The Teen Brain Pt 6: Memory

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By Bobbie Dunn

Eric Jensen (1998) explains that memories are stored in different places throughout the brain, but also throughout the body.  There’s a different spot for memories of sound, reading, names, and learned motor skills, just to name a few.  So in order to help our students best remember things, we need to help them store ideas in more than one place.  According to Judy Willis (2007), “The more regions of the brain that store data about a subject, the more interconnection there is.  This redundancy means students will have more opportunities to pull up all of those related bits of data from their multiple storage areas in response to a single cue.”

If we continually give students sheets full of vocabulary and tell them to memorize them, they will only be putting that information into one area of the brain.  But if we give students a vocabulary word, have them look up the definition, write it, create a picture of the word, and then share that picture and definition with another student, there are many more connections that have been made, and there’s a much better chance that that word will stick with the student outside of the classroom.

Hileman (2007) said, “…the more an idea or skill is used the faster and more accurate we become at the particular knowing or doing.  On the other hand, too much of the same thing can be boring”.  By simply giving students multiple ways to practice one skill, such as vocabulary words, they’re using the same skill repeatedly, but won’t get bored, because of the variety that they’re being given.  This variety not only keeps them from being bored, but it helps them make multiple connections with that one idea, which helps the brain remember that idea better.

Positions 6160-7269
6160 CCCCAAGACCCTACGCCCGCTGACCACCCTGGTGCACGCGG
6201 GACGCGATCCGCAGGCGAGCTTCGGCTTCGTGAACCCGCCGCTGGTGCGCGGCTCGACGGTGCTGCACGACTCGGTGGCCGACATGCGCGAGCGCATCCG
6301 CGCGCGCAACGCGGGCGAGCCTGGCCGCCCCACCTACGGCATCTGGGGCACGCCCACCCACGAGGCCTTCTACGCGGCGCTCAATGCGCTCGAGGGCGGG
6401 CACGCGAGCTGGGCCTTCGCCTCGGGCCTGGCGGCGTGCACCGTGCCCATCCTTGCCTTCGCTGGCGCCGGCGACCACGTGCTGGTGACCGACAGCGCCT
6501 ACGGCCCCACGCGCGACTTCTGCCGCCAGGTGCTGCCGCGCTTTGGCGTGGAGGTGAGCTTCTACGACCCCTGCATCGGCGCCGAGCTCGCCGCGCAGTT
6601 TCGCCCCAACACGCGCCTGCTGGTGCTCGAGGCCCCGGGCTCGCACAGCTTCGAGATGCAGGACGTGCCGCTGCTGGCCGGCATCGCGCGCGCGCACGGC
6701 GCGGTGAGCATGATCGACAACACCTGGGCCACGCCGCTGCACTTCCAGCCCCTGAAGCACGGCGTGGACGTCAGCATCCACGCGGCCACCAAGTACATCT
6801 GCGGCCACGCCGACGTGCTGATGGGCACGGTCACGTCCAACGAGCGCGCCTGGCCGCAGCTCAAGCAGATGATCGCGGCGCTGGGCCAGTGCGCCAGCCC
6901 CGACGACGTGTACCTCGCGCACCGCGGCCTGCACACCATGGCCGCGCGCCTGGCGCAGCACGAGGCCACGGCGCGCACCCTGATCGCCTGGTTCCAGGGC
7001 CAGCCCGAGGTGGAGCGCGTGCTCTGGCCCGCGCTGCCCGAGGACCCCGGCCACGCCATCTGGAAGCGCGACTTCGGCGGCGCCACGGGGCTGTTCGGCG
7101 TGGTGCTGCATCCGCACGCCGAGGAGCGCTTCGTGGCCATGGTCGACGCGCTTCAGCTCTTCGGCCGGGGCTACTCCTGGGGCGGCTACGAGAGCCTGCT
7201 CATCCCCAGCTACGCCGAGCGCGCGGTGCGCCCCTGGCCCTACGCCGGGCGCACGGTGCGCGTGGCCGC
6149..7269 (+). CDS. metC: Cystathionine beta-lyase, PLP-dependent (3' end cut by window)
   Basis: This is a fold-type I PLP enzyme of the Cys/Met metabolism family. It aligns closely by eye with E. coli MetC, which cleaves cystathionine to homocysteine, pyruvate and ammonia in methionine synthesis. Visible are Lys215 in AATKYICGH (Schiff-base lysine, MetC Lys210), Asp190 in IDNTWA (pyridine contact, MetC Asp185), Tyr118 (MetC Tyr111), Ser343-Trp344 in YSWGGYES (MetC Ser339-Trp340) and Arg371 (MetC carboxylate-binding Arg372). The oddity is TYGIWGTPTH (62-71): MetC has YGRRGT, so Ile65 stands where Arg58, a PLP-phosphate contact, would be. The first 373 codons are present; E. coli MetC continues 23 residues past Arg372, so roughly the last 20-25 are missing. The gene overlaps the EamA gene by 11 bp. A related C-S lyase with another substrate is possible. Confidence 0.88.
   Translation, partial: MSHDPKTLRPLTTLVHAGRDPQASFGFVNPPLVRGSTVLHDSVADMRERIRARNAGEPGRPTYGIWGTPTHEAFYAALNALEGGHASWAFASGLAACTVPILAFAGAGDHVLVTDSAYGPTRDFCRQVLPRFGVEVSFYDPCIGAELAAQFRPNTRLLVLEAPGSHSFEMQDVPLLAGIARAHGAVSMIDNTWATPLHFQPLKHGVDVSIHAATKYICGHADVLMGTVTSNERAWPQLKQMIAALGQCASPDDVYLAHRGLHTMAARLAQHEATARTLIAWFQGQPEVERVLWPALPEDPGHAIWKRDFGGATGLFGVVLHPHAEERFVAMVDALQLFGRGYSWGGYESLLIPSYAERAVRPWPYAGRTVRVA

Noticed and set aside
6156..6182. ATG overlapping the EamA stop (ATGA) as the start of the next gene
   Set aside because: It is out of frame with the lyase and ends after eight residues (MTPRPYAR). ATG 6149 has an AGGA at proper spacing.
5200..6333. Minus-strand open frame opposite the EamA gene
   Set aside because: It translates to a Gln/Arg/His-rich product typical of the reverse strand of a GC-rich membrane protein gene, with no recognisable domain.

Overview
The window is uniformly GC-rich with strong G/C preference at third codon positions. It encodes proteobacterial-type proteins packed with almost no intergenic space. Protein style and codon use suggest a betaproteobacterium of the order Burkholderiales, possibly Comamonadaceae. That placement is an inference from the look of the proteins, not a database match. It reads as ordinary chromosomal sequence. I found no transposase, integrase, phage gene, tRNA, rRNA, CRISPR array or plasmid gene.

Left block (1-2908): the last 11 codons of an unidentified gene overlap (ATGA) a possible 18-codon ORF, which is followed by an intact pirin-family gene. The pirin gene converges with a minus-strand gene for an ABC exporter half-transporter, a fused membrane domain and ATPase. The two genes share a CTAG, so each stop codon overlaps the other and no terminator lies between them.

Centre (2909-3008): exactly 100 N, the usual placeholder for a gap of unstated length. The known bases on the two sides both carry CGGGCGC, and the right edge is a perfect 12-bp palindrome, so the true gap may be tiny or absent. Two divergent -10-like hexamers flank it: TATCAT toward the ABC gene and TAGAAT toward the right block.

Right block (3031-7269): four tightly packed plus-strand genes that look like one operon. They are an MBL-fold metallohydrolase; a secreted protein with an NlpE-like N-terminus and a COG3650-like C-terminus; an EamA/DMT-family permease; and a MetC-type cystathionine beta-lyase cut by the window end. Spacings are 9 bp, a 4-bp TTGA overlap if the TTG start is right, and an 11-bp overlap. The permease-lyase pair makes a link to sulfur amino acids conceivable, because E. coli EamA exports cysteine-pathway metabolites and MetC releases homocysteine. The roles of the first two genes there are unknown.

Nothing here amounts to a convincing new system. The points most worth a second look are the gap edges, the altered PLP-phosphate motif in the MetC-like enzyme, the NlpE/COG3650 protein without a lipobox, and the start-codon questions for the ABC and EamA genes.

Let’s also not forget about the fact that our brains are programmed to determine what’s important and what’s not.  Though I know that even I fall victim to giving vocabulary lists and asking students to memorize them (rote memory), this is definitely not the best instructional practice.  “Rote memory tasks are, unfortunately, the most commonly required ones for students.  Students ‘memorize,’ and soon forget, facts that are often of little primary interest or emotional value, such as a list of vocabulary words” (Willis, 2007).

This idea of memory really connects with all of the other categories that have been mentioned previously.  Learning has to be meaningful to be remembered, and rote tasks do not convince students of their necessity.  When giving things such as vocabulary lists, there’s very little chance that students will make connections with other past experiences, and standard memorization provides little or no feedback.  There’s no movement involved, and students are only working independently to memorize the words that they’ve been told to memorize.  They are learning in only one way, which stops the brain from making many connections, and it generates boredom which is not the kind of emotion that motivates the student to want to learn.

I, like many teachers, have done this exact thing and seen the results.  Students roll their eyes, talk to friends, and suffer their way through vocabulary lists.  I don’t think I’ve ever seen a student get excited when another 10 new words gets thrown in his/her lap.  If vocabulary is not used in a unique way, students just work on it to get it done, and really don’t ever seem to use or remember the words that were on their list.  Instead of asking for rote memorization, have students act out their vocabulary words for a group, or draw them.  By making it a competition, students will also do their best to be accurate, to help their team succeed.

Be sure to check out the rest of this series, which starts here.

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